answer. If your code does not perform SQL or the overhead of the JDBC
call is acceptable, then java makes a lot of sense.

"Hawkeye" <me@my-deja.nospamcom> wrote in message news:<iYVXb.40926$yE5.160182@attbi_s54>...
I am investigating the Java Stored Procedure, first to gain better
understanding on what this is,
and also if it would be suitable for a new project which will be running on
Sun One AS7
(Client is Swing)

I have spent about a day reading through many docs, mostly in Oracle site
and also the
past newsgroup discussions. Still, I am not clear really on who this Java
Stored Proc
technology is intended for. Most of the example are toy examples really.
Any consensus on who this technology is aimed at and who should really be
using it?
Would you use Java Stored Proc and have it contain lots of JDBC calls inside
it and have it be
called either by a client or a EJB session bean?

Any info based on experience would be helpful

THANKS

Jul 19 '05 #4

P: n/a
x
I read somewhere in documetation that PL/SQL is better for
database-intensive operations, and JSP for logic-intensive operations.

I can tell you what I use JSP for. We have some XML exchange with our
vendors. Every time new order is created, trigger calls JSP that creates XML
and sends it to servlet on Apache/Tomcat server (outside firewall) which
forwards XML to our vendors. With java classes, it's very easy to program
things like that. Possible that it can be done with PL/SQL, but this way
it's easyer.

Right now, I'm planing to connect my oracle with non-oracle database. Since
I'm on UNIX, lack of ODBC driver prevents me from using heterogeneous
connectivity. I'm trying to load JDBC driver for this non-Oracle database,
and connecto to it through JSP.
Jul 19 '05 #5

P: n/a
What is the DB you need to connect to? I work for an ODBC Driver
vendor (Openlink Software) and we are used in Oracle HS on a regular
basis. The drivers can be less expensive than you might think. Visit
our Website www.openlinksw.com , Or email me directly if you need any
answers.

"x" <x@x.hr> wrote in message news:<c0**********@ls219.htnet.hr>...
I read somewhere in documetation that PL/SQL is better for
database-intensive operations, and JSP for logic-intensive operations.

I can tell you what I use JSP for. We have some XML exchange with our
vendors. Every time new order is created, trigger calls JSP that creates XML
and sends it to servlet on Apache/Tomcat server (outside firewall) which
forwards XML to our vendors. With java classes, it's very easy to program
things like that. Possible that it can be done with PL/SQL, but this way
it's easyer.

Right now, I'm planing to connect my oracle with non-oracle database. Since
I'm on UNIX, lack of ODBC driver prevents me from using heterogeneous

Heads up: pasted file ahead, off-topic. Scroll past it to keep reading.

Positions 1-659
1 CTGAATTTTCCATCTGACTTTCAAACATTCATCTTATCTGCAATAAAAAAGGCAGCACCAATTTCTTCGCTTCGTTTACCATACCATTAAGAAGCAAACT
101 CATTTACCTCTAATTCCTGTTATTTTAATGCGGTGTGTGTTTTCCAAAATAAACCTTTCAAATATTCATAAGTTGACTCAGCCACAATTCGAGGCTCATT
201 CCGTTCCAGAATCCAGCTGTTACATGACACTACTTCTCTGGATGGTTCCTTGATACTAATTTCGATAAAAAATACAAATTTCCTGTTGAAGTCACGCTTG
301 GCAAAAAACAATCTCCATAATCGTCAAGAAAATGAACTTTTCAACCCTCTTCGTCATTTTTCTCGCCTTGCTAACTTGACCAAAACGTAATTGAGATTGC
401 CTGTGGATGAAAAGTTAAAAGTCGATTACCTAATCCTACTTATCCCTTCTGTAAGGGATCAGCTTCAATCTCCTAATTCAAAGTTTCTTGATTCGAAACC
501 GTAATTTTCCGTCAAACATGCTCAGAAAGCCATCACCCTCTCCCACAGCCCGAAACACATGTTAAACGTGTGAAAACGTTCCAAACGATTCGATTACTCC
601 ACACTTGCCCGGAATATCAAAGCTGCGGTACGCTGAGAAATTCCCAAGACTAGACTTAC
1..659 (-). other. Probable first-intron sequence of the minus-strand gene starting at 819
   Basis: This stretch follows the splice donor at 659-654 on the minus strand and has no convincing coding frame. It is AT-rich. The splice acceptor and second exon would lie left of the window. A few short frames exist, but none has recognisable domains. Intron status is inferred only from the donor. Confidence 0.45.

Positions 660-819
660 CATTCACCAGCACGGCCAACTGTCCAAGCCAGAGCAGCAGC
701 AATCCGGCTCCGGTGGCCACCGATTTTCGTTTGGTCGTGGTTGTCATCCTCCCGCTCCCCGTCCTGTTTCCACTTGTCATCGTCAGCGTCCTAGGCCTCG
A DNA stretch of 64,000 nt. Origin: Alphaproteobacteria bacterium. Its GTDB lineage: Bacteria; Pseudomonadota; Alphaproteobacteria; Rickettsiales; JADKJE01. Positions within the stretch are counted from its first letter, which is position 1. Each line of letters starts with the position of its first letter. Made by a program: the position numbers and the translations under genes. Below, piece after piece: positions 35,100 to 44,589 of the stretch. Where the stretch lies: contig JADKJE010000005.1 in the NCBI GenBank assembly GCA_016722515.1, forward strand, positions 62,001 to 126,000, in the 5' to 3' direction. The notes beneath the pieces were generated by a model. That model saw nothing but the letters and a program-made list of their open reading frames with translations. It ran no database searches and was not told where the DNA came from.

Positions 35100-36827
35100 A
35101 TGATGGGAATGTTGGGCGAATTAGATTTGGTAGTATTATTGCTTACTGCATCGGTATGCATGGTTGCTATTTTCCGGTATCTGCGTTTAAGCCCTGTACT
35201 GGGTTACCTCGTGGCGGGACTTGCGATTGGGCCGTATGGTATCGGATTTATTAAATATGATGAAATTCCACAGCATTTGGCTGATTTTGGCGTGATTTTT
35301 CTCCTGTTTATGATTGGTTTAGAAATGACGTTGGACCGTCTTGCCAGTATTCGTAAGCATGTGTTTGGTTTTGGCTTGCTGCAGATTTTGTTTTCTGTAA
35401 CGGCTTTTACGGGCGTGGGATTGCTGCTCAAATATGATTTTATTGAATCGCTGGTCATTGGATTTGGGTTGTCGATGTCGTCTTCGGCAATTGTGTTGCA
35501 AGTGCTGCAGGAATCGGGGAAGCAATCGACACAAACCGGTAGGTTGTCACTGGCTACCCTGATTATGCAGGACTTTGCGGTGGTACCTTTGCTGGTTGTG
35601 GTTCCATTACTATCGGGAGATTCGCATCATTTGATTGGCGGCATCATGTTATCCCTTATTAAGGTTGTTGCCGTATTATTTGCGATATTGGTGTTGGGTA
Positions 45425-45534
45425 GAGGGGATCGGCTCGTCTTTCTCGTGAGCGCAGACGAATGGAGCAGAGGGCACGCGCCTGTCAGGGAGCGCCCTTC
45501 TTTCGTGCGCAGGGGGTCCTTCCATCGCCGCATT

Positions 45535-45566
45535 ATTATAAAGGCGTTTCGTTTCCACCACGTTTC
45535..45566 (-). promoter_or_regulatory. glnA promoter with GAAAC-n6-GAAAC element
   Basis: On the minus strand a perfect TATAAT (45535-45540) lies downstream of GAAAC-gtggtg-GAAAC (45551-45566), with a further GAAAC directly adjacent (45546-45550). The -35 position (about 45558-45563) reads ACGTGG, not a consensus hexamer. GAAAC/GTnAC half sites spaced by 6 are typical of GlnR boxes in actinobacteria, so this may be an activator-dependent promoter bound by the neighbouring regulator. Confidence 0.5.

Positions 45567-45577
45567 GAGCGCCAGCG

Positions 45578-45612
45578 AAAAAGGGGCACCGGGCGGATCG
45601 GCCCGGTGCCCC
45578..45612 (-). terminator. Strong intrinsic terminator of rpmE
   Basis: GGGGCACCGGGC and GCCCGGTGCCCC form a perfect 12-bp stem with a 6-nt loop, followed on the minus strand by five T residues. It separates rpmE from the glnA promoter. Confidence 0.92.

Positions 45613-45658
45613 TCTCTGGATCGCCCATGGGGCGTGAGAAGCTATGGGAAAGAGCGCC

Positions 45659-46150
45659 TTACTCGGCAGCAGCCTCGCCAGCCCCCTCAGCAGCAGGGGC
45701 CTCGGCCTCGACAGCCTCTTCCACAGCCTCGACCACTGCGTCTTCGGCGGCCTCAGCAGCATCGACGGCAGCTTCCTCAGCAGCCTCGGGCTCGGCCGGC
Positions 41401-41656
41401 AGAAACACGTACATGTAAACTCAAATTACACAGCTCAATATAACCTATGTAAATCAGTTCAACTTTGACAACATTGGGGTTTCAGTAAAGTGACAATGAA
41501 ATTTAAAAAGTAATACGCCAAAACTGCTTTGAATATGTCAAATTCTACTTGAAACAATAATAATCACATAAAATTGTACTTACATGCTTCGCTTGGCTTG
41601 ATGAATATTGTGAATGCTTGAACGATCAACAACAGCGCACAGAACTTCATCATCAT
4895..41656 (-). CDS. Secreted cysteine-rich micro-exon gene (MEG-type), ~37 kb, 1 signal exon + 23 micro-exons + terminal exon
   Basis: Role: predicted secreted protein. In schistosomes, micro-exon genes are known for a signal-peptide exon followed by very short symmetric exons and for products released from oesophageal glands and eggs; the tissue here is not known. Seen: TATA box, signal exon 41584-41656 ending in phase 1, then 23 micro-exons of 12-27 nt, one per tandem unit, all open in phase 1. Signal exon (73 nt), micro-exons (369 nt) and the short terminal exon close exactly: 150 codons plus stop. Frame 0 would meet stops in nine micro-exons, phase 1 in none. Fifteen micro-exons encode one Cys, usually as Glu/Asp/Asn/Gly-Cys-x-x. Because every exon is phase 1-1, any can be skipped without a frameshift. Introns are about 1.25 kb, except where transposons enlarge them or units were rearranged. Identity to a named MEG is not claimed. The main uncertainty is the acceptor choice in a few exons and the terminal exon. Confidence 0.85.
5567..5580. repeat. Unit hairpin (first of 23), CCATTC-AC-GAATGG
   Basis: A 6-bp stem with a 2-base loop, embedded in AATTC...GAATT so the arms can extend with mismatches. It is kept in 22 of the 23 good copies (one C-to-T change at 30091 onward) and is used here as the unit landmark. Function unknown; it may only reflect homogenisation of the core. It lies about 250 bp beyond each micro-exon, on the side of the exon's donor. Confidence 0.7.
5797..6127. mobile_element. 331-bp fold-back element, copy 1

connectivity. I'm trying to load JDBC driver for this non-Oracle database,
and connecto to it through JSP.

Jul 19 '05 #6

P: n/a
On Mon, 16 Feb 2004, me@my-deja.nospamcom wrote:
I am investigating the Java Stored Procedure, first to gain
better understanding on what this is, and also if it would be
suitable for a new project which will be running on Sun One AS7
(Client is Swing)

I have spent about a day reading through many docs, mostly in
Oracle site and also the past newsgroup discussions. Still, I
am not clear really on who this Java Stored Proc technology is
intended for. Most of the example are toy examples really. Any
consensus on who this technology is aimed at and who should
really be using it?
I can tell you how we are using it. We are converting an applet
based application into a J2EE with Oracle backend. The old
applet actually has alot of data coded in its java code (They
later tried to retrofit this into a relational store). Instead
of rewriting all of this hardwired code, we are judiciously
loading key java code into Oracle and calling it directly.

Would you use Java Stored Proc and have it contain lots of JDBC
calls inside it and have it be called either by a client or a
EJB session bean?


I don't think I would recommend the java making jdbc calls. I
would recommend using it when PL/SQL doesn't support your needs.

--
Galen Boyer
Jul 19 '05 #7

P: n/a
FirstSQL/J uses Java as the SP language - static methods are SPs and can be
called anywhere from standard SQL.

See www.firstsql.com
Dave M.
"Hawkeye" <me@my-deja.nospamcom> wrote in message
news:iYVXb.40926$yE5.160182@attbi_s54...
I am investigating the Java Stored Procedure, first to gain better
understanding on what this is,
and also if it would be suitable for a new project which will be running on Sun One AS7
(Client is Swing)

I have spent about a day reading through many docs, mostly in Oracle site
and also the
past newsgroup discussions. Still, I am not clear really on who this Java
Stored Proc
technology is intended for. Most of the example are toy examples really.
Any consensus on who this technology is aimed at and who should really be
using it?
Would you use Java Stored Proc and have it contain lots of JDBC calls inside it and have it be
called either by a client or a EJB session bean?

Any info based on experience would be helpful

THANKS

Jul 19 '05 #8

This discussion thread is closed

Replies have been disabled for this discussion.